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CLEVELAND (WJW) — The largest teachers union in Ohio is calling on Governor Mike DeWine and state leaders to provide more resources and guidance on when schools should be open or closed.

It comes amid a surge in COVID-19 cases that has led to some local school districts reverting to remote learning, with each district making that decision on its own.

“We need the state department of health and the Governor’s office to be a lot more explicit in saying what are the parameters for when schools can be open and when schools can’t be open,” said Ohio Education Association President Scott DiMauro.

OEA said it believes all schools should go remote in counties that reach red level three or above, including most counties in Northeast Ohio.

“Given the reality that so much is left to local control, that ultimately means a lot of decisions are left to politics and that science isn’t always the driving factor as reopening decisions are being made,” DiMauro said.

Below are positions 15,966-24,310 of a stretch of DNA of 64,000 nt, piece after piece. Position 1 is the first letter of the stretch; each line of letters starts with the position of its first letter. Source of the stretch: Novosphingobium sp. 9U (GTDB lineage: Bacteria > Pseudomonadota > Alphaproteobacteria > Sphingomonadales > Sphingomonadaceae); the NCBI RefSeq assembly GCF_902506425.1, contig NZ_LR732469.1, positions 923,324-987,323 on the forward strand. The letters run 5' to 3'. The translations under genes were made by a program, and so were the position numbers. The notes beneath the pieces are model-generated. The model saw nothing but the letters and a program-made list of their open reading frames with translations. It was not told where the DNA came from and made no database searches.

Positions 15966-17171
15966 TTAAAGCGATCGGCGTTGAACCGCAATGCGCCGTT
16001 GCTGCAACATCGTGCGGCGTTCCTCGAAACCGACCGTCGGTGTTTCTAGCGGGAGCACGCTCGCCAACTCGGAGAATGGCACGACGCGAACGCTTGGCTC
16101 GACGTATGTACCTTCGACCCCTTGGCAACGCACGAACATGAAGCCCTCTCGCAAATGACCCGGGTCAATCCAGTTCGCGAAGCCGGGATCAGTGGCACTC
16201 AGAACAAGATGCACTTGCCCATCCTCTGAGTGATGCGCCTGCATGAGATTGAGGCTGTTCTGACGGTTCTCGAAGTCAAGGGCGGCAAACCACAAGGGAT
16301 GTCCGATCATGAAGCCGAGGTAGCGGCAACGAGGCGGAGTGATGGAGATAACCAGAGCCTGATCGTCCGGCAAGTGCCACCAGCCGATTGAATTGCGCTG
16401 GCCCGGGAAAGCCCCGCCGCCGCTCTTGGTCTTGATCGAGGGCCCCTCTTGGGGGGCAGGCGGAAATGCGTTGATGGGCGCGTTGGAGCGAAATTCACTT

DeWine said Thursday that he believes in local control and decision-making for schools, and health officials have not indicated school classrooms are a significant source of the spread of the virus.

When asked earlier this week whether he is considering statewide action, DeWine encouraged Ohioans to take precautionary measures such as wearing a mask as “a much better option.”

OEA also called for the federal and state government to provide more funding for school resources to ensure health and safety, technology for remote learning and continued nutrition and support services.

“Congress is in a unique position to be able to provide relief, but the state of Ohio has a $2.7 billion rainy day fund, and, so far, that hasn’t been touched,” DiMauro said. “It’s pretty clear that it’s raining.”

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